Photo: Pablo Monsalve/Viewpress via Getty Images
As we continue to struggle with the realities of living through the Covid-19 pandemic, I can’t help but feel disappointment, even sadness, every time I venture out of my house and witness people not wearing a mask. My rationing of groceries and household goods intended to keep me home for three weeks at a time have depleted several times over as the pandemic nears its five-month mark in the United States. Putting on my mask, and gloves, to head to the corner market or get a ”breath of fresh air,“ I am astounded by the large numbers of people who are not wearing a mask.
As a public health physician, I know the SARS-CoV-2 virus doesn’t care that we are all going a little stir crazy sheltering in place. Coronavirus lays in wait to move from one person to another, as the percentage of people with asymptomatic infection is quite high. My chances of getting infected, therefore, are not solely based on my actions, but are also impacted by the behaviors of those around me. This is why I am both disappointed by the seemingly nonchalant actions of those without masks, and sad that I know it will mean the pandemic will continue to cause illness and death.
While it might be my preference to keep us all ‘locked down’ for much longer as I continue to witness this ‘bad’ behavior, I am also cognizant that we cannot stay in our homes forever. People need to return to work, want to go back to school, and long to enjoy recreational activities once again. I, too, want to spend my summer relaxing at the beach, dining with friends, and traveling to see family who all live in distant places requiring air travel. My reluctance to do these activities is amplified by the refusal of many to wear a mask.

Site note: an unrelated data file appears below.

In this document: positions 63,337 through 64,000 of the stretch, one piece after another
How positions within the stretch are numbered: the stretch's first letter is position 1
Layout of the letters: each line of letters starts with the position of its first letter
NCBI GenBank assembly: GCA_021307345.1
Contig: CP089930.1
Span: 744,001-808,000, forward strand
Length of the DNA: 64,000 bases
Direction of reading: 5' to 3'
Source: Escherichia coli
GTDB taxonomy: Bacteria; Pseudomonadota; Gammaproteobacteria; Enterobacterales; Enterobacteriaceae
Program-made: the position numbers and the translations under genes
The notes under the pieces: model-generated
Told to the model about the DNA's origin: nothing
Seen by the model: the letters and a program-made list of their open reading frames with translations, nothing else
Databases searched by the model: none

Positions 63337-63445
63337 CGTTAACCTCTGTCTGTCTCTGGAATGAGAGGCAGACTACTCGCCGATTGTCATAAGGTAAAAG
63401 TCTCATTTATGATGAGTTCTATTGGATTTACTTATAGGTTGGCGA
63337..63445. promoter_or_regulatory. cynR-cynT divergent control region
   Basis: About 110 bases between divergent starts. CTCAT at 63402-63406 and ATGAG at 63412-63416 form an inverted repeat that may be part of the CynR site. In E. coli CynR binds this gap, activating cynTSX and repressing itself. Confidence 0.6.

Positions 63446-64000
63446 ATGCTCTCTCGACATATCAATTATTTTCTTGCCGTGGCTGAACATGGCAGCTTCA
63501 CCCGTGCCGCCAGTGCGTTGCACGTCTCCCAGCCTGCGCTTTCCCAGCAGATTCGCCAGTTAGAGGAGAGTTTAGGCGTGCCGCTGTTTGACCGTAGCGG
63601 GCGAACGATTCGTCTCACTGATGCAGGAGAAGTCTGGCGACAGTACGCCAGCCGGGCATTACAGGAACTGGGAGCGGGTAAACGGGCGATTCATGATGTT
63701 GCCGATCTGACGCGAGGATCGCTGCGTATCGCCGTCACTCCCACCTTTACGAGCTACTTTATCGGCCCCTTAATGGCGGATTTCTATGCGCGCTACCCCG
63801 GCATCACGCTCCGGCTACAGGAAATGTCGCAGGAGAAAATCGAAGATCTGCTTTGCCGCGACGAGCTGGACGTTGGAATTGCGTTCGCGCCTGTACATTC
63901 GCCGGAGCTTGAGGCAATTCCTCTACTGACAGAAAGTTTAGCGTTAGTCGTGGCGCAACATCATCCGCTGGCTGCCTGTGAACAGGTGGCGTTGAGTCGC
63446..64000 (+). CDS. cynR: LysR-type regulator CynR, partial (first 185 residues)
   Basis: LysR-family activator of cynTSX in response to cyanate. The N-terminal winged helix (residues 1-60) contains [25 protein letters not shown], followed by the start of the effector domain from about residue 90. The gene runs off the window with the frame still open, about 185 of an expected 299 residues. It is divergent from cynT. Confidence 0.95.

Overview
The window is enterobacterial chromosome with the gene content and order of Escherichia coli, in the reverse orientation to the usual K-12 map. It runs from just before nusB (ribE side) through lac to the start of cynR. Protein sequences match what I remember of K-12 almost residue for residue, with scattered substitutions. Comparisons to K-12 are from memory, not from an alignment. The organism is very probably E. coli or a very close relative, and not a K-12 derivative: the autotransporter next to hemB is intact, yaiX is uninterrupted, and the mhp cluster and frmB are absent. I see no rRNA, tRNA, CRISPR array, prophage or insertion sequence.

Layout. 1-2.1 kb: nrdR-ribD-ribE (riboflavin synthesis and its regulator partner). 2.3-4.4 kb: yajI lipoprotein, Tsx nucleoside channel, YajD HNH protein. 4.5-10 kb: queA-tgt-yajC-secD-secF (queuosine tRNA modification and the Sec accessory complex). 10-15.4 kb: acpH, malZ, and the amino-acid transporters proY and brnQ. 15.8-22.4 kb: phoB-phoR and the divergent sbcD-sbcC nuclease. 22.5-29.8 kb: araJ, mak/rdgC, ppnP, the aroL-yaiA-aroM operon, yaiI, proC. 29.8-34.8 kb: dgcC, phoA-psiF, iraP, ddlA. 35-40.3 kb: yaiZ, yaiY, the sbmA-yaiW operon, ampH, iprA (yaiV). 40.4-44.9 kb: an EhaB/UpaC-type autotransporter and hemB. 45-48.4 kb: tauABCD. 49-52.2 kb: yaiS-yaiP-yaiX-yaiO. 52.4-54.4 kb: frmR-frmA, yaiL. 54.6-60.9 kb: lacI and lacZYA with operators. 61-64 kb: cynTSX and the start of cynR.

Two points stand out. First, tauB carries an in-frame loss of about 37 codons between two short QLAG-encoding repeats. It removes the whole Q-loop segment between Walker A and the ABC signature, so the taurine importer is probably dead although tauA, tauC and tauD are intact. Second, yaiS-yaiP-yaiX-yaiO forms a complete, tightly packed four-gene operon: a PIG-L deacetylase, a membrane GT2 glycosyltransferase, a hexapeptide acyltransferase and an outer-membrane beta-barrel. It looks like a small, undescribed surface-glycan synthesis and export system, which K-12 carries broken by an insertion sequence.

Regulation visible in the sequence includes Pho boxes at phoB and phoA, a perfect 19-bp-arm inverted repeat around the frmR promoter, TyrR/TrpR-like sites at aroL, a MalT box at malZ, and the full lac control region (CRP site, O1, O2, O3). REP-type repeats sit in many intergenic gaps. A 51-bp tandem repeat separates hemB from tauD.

You wear a mask to protect others, and others wear a mask to protect you. Wearing a mask is a true sign of respect for others; it is not an impingement on one’s freedom as many have claimed. Wearing a mask tells the person you pass on the street, share an aisle within the supermarket, or march alongside at a peaceful protest, that you respect them as a fellow human.
While being completely supportive of the Black Lives Matter movement, I must simultaneously implore my fellow humans to please wear a mask whenever it is not possible to socially distance. The heartbreaking reality of racism in America has reached a tipping point during this pandemic, bringing people of all ages, races, ethnicities, sexual orientation, and gender in support of Black Live Matter. This issue rightly calls for the unity garnered by peaceful protest and marches that cannot wait for the pandemic to subside.
My sadness, however, is hard to overcome when I see the lack of social distancing and large numbers of people not wearing masks, as I know this can only lead to the further spread of Covid-19. The very people being embraced through this incredible show of unity are, unfortunately, likely to be among those who succumb to Covid-19 as Blacks, Latinos, and Native Americans continue to be disproportionately impacted by the pandemic. The reasons for this are many, but most stem from the systemic racism that is pervasive in America.
We are clearly not doing the right things in the United States as we account for less than five percent of the world’s population, yet represent one-quarter of the global deaths from Covid-19. We all have to do our part to curb this pattern. Wearing a mask, along with social distancing and hand washing, does not seem too much to ask if we are insistent on opening up society once again. The virus has not gone away just because we want to get out of the house. So, when we step out of our homes and enter any space shared by others, please wear a mask to save a life that may not be your own. And hopefully, others will do the same to save yours.
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